SMD Cube Shrinks Footprint

Ann-Marie Bayliss, Product Marketing Manager, Murata Power Solutions


Much-improved 1W isolated DC/DC converter

Click image to enlarge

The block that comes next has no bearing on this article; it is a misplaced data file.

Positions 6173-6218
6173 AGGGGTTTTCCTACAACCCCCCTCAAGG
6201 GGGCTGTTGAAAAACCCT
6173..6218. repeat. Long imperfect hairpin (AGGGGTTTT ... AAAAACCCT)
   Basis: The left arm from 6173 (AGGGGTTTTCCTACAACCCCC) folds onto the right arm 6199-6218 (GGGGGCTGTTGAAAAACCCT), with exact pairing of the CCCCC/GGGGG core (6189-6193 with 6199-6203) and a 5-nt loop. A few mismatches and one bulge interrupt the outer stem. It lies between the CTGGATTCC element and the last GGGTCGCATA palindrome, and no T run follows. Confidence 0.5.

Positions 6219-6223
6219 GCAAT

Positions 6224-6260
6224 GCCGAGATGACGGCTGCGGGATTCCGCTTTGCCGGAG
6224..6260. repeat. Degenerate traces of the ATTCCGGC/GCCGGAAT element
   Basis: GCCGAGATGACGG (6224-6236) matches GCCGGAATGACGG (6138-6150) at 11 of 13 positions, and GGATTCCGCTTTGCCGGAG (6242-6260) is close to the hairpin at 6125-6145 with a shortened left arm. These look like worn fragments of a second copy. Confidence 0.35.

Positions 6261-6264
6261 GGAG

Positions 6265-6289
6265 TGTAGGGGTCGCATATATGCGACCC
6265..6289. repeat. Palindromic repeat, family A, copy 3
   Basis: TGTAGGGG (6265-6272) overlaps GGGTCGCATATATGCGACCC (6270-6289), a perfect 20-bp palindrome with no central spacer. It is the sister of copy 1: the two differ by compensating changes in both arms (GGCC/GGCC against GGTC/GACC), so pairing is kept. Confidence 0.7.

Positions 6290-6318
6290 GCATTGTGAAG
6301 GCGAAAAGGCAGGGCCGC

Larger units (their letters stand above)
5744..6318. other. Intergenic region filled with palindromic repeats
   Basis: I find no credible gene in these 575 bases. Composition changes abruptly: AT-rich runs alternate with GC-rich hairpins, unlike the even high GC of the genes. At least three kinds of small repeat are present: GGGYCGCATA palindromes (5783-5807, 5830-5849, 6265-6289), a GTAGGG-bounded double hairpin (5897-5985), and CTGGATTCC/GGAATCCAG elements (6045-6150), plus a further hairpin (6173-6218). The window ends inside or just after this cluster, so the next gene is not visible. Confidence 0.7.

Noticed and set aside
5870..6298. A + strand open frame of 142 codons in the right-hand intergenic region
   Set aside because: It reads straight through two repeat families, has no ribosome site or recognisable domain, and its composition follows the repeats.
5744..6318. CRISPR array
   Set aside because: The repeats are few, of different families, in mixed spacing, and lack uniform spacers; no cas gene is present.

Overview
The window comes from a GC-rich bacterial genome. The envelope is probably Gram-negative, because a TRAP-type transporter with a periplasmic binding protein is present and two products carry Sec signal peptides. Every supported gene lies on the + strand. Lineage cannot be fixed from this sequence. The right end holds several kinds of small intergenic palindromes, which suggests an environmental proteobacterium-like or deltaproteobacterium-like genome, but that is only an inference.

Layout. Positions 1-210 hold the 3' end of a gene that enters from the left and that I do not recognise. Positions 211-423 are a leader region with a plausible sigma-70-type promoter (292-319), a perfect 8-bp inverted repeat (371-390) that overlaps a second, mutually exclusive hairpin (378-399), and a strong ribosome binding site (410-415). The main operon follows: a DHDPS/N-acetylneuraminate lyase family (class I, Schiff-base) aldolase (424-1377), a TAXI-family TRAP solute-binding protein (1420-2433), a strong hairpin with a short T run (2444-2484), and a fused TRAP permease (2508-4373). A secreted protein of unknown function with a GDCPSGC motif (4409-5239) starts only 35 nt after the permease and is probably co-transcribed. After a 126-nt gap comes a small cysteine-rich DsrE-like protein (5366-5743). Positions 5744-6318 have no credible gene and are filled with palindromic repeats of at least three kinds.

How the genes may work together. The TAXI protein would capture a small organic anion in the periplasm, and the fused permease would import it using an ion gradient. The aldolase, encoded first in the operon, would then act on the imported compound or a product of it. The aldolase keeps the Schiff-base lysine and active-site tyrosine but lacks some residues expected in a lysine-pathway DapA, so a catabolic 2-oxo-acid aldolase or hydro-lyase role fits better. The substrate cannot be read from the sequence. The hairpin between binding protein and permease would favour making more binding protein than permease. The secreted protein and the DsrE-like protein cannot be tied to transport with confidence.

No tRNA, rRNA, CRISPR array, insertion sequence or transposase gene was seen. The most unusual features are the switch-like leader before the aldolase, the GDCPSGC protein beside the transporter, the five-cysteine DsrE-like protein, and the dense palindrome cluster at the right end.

With their ability to drastically simplify provision of low-power isolated power rails that are commonly required in applications such as process control and industrial communications interfaces, encapsulated though-hole DC/DC converters became immensely popular following their introduction more than two decades ago. The available range of input and output voltages has rapidly evolved to reflect the commonest industrial levels, leaving the migration to surface-mount packages as the most noticeable change to the original product's concept. Now, new developments are taking SMT packaging to an even higher level. Designing a tiny DC/DC converter that meets contemporary performance expectations and that provides a degree of future-proofing is not straightforward. The first challenge is to select a topology that meets the size constraints that miniaturisation demands, yet is capable of adequate output power delivery, isolation and regulation. The chosen approach should be able to address a range of common input and output voltages as well as ideally being extensible to deliver more power from a similar platform. The need for an isolation barrier that withstands typically 1 kVDC implies transformer coupling that requires ac primary drive and secondary rectification whose implementation inevitably involves compromises that mainly lie between component count and conversion efficiency. The conventional minimum component count approach uses a saturating Royer' circuit, a self-oscillating push-pull topology, in which a pair of bipolar transistors drive antiphase primary transformer windings and derive their base currents from opposite ends of a centre-tapped auxiliary winding. Applying a dc input voltage through a start-up bias circuit turns on one transistor, which remains on until the transformer's core saturates, the transistor gain-limits and all transformer winding voltages collapse. Residual energy in the transformer causes reversal of the polarity of winding voltages which switches off the first transistor and biases the second to the on' condition which then starts to drive its winding to saturation. The process repeats to sustain oscillation at a frequency that is proportional to the input voltage, creating a square-wave output voltage for rectification. This basic circuit has several limitations, notably its lack of active regulation—the output voltage is a function of the input voltage, internal losses and the transformer's turns ratio—together with poor efficiency due to semiconductor switching and core magnetic losses at the high frequencies that miniature transformers require. Well-known variations around the theme include modifying the circuit to avoid lossy core saturation by using a second drive transformer which has potentially higher efficiency but at the cost of complexity and size.